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Articles Tagged with lawsuit

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horse

Those who lack familiarity with the inner workings of the civil justice system may be under the impression that a lawsuit is either settled or it goes to trial in front of a jury. However, the fact is that not everyone who files suit gets their day in court, so to speak.

Many cases are decided by a judge via a process known as summary judgment. When a judge grants summary judgment, he or she is essentially saying that, even if the plaintiff is given the benefit of the doubt as to questionable evidence, the law will not allow him or her to be successful at trial.

Usually, summary judgment terminates a civil case. However, a party against whom such an order is entered may appeal the trial judge’s decision, and the court of appeals could see things differently. Continue reading

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Compared to some states, Tennessee has a very short statute of limitations for the filing of claims involving personal injury: just one year. If a claim is not filed within this time period, the plaintiff’s case will be dismissed regardless of its merits.

In addition to filing his or her claim in court within one year of the accident, the plaintiff must also serve a summons and a copy of the complaint on the defendant within a certain time period.

A recent Tennessee personal injury case illustrates the difficulties that a claimant faced when his opponent not only moved out of the county but also filed for bankruptcy protection.

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By Kyle Roby, Attorney and Partner
English, Lucas, Priest and Owsley, LLP

close-up-of-road-300x200Would you consider an ATV – an all-terrain vehicle – a motor vehicle? Kentucky law and some insurance companies do not – and that’s what the case we recently won for a client concluded, to the client’s benefit.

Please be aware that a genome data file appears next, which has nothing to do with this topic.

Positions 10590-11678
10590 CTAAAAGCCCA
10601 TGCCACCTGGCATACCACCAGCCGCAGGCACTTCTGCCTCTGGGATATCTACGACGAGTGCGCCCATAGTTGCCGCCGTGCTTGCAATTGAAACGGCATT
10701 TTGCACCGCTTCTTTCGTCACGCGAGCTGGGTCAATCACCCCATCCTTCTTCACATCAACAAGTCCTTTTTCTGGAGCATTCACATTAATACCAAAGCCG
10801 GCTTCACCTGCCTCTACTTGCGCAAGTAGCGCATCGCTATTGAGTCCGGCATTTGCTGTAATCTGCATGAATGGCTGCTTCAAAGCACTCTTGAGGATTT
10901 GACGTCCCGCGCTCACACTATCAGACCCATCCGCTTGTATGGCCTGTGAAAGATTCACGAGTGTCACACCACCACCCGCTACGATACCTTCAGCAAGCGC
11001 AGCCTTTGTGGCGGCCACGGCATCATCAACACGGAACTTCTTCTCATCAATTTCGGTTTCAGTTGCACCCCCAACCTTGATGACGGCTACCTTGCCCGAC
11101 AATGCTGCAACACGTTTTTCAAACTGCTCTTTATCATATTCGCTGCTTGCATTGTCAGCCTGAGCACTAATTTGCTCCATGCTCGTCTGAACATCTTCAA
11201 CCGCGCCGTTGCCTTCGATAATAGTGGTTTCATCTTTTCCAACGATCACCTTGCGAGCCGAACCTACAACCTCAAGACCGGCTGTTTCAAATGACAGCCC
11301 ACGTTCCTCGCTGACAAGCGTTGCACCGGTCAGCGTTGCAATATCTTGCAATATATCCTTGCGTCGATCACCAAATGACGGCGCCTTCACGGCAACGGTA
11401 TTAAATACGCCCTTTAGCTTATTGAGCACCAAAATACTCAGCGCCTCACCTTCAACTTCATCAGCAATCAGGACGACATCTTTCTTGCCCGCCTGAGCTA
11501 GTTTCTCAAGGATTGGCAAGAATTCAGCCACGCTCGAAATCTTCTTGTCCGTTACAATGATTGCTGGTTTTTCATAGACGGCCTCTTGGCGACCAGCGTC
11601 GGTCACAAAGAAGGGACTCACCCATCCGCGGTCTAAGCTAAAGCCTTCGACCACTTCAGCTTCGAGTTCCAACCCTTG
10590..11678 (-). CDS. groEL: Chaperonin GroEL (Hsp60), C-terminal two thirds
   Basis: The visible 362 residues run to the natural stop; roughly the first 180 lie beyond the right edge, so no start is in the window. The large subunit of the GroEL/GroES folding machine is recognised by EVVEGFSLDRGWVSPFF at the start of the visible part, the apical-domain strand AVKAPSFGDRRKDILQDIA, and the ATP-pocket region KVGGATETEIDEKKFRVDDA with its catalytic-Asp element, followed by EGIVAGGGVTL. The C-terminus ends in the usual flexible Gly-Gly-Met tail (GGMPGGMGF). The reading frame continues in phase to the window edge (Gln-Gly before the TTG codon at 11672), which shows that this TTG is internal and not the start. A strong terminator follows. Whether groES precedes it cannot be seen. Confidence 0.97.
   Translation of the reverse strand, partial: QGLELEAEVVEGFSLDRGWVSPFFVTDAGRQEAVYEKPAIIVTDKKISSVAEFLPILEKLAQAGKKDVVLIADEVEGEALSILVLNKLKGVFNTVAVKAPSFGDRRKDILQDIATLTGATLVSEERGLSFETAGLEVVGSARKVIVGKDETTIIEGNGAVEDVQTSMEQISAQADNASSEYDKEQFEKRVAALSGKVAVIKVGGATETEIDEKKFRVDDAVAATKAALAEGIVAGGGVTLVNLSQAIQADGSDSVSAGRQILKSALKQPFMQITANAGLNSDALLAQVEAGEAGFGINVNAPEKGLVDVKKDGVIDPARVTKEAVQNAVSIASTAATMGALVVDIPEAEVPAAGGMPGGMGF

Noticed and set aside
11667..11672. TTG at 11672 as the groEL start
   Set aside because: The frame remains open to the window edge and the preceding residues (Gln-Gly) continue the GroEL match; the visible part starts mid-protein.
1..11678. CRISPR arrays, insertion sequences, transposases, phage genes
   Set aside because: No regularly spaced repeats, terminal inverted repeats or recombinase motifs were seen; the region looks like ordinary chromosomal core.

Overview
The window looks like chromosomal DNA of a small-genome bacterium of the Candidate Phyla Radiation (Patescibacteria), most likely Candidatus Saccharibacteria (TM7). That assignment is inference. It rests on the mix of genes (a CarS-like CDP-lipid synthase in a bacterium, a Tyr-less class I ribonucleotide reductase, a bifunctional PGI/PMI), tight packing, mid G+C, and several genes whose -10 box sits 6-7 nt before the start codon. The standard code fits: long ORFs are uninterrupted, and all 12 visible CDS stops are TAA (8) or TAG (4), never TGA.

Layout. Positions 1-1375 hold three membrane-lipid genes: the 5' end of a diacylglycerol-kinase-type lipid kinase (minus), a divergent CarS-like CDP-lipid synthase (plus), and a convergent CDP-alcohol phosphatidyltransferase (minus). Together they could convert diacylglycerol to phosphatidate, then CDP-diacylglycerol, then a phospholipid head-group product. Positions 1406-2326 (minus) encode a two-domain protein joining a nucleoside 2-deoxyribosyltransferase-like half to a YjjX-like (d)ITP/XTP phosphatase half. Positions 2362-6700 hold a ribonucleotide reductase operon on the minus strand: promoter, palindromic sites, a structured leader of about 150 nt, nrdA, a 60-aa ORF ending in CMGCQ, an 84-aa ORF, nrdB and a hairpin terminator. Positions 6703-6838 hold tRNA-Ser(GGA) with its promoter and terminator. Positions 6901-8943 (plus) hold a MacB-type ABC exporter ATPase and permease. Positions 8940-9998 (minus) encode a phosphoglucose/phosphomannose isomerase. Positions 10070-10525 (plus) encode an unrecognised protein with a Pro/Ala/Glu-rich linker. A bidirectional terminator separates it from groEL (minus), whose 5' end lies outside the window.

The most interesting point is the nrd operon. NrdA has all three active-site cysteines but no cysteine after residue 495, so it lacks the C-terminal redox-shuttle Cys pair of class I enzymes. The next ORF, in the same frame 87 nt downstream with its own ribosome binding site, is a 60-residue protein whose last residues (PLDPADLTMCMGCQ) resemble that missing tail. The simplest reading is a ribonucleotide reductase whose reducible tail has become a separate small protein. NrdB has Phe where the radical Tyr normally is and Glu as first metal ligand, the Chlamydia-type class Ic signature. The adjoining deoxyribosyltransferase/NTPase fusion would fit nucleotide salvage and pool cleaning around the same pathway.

The client, Thomas Robertson, was driving an ATV on a public roadway in Metcalfe County. Stacy Morgan was driving a vehicle on the same road, and as she attempted to pass Robertson, he turned left, and she collided with his ATV.

Both were injured in the accident. Robertson did not have insurance, but Morgan did. Robertson, driving the ATV, sought Basic Reparations Benefits (BRBs) from the insurance company that insured Morgan’s vehicle. Under the terms of Morgan’s insurance, Robertson was considered to be a pedestrian, and pedestrians are entitled to basic reparations benefits.

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iphone calendar in handSince there are so many variables and complexities involved in a motor vehicle accident case, it is always best for those who are injured in car crashes to consult with an attorney as early in the process as possible. Issues such as the statute of limitations, notice requirements, and other matters concerning timeliness must be dealt with promptly.

The courts do not favor those who don’t exercise their rights to sue in a timely manner. Recently, a Tennessee appellate court was called upon to decide whether an insurance company (which stood in for its insured, to which it had paid damages arising from a motor vehicle accident) had forfeited its right to recover from the responsible party because it failed to file their case after the defendant appealed a verdict for the plaintiff to circuit court.

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grocery store aisle

Say the words “slip and fall” and “grocery store,” and a mental image of a shopper sliding across the produce section on a banana peel inevitably comes to mind. It’s so cliché that it’s almost humorous – unless you are a person who broke a bone or herniated a disc in a fall.